October 23, 2013

Microservices and Heroku - CORS

In my efforts to get a project skeleton in order for the resonance project, I stumbled into an interesting little problem with getting micro-services to work.

I have an independently deployed web client that wants to make AJAX-based REST calls to an independent HTTP service. So, that is two separately deployed web services. Ultimately, I plan to deploy each of these services to Heroku, and therefore have each service with a separate URL. But, I found that this problem presents itself even in local testing with separate servers on different ports.

Let's say the web client is deployed on localhost:8080, and the REST service is deployed on localhost:5000. We then configure our AJAX call to make a request to localhost:5000, and run the code... but nothing happens.

After some head scratching, I pull out the browser Developer Tools and watch the network traffic, and see this failure on the AJAX request to localhost:5000:

No 'Access-Control-Allow-Origin' header is present on the requested resource. 
Origin 'http://localhost:8080' is therefore not allowed access.

Ah! We are in the land of same-origin policy, and its evil twin, cross-site scripting. After some researching, I stumble across the almost-standard way to get this to work, cross-origin resource sharing (CORS).

The basic idea is hinted at in the error above. We need to supply response headers from our REST service that say who is allowed to use the service. In particular, the browser is going to validate that the cross-origin response has a 'Access-Control-Allow-Origin' header that matches the origin of the original webpage. So, in my case, we have an request that is sent to localhost:5000 that has a request header:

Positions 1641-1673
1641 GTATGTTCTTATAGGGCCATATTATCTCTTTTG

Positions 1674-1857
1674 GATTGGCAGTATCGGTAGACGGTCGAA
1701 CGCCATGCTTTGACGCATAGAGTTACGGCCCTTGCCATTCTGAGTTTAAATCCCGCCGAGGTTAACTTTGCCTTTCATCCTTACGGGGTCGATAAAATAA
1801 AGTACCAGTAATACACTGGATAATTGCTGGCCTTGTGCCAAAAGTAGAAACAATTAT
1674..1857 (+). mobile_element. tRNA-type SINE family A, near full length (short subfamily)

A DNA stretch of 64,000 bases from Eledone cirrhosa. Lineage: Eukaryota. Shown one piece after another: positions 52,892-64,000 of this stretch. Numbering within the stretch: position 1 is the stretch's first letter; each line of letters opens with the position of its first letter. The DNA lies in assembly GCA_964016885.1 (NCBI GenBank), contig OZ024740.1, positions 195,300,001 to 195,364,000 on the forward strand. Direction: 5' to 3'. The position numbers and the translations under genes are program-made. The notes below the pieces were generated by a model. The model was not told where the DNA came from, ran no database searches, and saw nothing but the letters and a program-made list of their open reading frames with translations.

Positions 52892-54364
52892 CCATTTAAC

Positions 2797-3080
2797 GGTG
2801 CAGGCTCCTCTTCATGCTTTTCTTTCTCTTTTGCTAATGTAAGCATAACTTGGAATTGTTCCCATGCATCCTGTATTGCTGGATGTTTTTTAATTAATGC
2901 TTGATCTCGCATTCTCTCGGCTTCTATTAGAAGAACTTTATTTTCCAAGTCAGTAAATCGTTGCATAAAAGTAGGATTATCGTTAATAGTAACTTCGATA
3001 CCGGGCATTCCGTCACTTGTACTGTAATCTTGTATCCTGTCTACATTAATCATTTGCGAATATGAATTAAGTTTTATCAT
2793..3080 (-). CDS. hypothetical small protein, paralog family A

Origin: http://localhost:8080

The response needs to return with a header like:

Access-Control-Allow-Origin: http:://localhost:8080

Excellent. I add some header logic to the REST service, deploy, and try again... Failed again. I now get the error:

Request header field X-Requested-With is not allowed by 

A little further googling led me to this site, and the realization that there is a bit more magic going on here. After a little more tinkering, my final set of returned headers look like this:

Access-Control-Allow-Origin: http://localhost:8080
Access-Control-Allow-Headers: X-Requested-With
Access-Control-Allow-Methods: GET, POST, OPTIONS

Eureka! Now the two microservices are talking with one another, and I have a little more insight into the zany world of browser cross-origin policy.